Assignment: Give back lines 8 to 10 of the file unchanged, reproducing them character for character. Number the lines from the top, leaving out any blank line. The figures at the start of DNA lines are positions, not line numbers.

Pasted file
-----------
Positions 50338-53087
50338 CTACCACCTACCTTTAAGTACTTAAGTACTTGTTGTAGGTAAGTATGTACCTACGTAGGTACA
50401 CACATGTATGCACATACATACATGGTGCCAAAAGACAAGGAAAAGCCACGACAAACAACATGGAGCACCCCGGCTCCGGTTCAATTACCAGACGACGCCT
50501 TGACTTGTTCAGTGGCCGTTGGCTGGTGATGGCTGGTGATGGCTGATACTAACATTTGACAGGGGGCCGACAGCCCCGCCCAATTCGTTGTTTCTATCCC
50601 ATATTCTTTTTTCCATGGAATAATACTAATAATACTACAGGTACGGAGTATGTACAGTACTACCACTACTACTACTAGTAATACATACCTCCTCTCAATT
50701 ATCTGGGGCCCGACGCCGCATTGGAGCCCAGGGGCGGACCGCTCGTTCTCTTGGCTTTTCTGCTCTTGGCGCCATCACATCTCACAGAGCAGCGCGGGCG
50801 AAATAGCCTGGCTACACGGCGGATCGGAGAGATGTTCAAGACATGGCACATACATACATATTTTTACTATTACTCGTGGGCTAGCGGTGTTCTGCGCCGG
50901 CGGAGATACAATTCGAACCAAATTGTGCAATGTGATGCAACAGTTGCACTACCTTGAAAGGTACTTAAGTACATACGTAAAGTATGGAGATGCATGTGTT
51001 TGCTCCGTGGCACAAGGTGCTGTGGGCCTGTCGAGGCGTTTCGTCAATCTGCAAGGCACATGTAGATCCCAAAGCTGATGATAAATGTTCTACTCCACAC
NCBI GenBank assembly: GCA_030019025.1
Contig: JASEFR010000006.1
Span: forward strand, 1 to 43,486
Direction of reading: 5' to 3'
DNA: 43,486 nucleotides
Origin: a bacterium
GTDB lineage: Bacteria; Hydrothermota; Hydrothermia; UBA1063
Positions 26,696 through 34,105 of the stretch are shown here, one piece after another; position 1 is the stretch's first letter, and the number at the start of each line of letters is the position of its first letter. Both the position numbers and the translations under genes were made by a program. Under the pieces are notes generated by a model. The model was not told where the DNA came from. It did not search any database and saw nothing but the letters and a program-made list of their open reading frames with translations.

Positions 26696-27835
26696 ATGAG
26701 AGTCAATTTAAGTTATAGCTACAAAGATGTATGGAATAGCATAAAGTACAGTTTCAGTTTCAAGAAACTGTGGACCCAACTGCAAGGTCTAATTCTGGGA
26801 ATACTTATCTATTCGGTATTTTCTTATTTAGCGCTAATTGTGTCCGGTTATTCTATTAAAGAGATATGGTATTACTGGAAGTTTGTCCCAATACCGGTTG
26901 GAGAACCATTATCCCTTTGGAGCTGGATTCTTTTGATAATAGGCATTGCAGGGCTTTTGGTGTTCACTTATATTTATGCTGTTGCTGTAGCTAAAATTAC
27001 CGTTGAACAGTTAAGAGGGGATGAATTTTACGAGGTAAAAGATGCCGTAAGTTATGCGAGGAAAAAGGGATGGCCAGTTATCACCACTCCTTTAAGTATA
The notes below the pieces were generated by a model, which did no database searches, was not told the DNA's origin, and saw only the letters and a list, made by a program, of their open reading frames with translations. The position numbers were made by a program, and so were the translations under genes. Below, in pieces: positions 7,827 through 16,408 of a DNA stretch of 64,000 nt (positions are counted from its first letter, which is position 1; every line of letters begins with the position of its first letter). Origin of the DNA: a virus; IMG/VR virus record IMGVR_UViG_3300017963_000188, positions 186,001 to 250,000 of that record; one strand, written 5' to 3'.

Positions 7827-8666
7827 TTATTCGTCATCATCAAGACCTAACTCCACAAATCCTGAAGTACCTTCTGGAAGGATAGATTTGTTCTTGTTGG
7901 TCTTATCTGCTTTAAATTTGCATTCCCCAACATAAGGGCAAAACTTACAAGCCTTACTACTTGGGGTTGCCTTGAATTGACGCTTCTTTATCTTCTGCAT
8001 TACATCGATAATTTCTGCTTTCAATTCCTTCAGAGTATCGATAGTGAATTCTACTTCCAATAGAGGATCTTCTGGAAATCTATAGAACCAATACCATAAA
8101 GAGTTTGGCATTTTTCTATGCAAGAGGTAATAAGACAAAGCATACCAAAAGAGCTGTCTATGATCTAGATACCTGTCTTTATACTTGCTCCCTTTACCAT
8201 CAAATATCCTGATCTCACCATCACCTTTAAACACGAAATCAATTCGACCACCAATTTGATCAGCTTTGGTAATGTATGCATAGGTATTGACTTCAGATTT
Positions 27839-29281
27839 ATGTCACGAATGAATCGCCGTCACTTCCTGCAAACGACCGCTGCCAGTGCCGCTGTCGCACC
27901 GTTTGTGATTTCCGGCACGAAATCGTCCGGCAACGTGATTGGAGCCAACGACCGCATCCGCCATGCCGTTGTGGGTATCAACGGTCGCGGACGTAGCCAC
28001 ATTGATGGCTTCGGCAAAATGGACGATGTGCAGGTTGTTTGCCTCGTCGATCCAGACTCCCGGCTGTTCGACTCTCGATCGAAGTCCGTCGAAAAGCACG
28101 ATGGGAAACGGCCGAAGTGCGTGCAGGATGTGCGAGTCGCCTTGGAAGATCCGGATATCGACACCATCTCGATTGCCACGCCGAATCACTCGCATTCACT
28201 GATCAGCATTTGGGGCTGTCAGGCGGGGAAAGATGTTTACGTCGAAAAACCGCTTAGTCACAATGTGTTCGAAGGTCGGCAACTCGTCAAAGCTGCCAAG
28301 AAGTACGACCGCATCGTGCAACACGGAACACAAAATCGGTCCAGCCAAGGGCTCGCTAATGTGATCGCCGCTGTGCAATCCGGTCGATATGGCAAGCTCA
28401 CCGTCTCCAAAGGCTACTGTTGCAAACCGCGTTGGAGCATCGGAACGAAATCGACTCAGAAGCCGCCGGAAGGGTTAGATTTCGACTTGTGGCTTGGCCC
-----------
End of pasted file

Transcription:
50901 CGGAGATACAATTCGAACCAAATTGTGCAATGTGATGCAACAGTTGCACTACCTTGAAAGGTACTTAAGTACATACGTAAAGTATGGAGATGCATGTGTT
51001 TGCTCCGTGGCACAAGGTGCTGTGGGCCTGTCGAGGCGTTTCGTCAATCTGCAAGGCACATGTAGATCCCAAAGCTGATGATAAATGTTCTACTCCACAC
NCBI GenBank assembly: GCA_030019025.1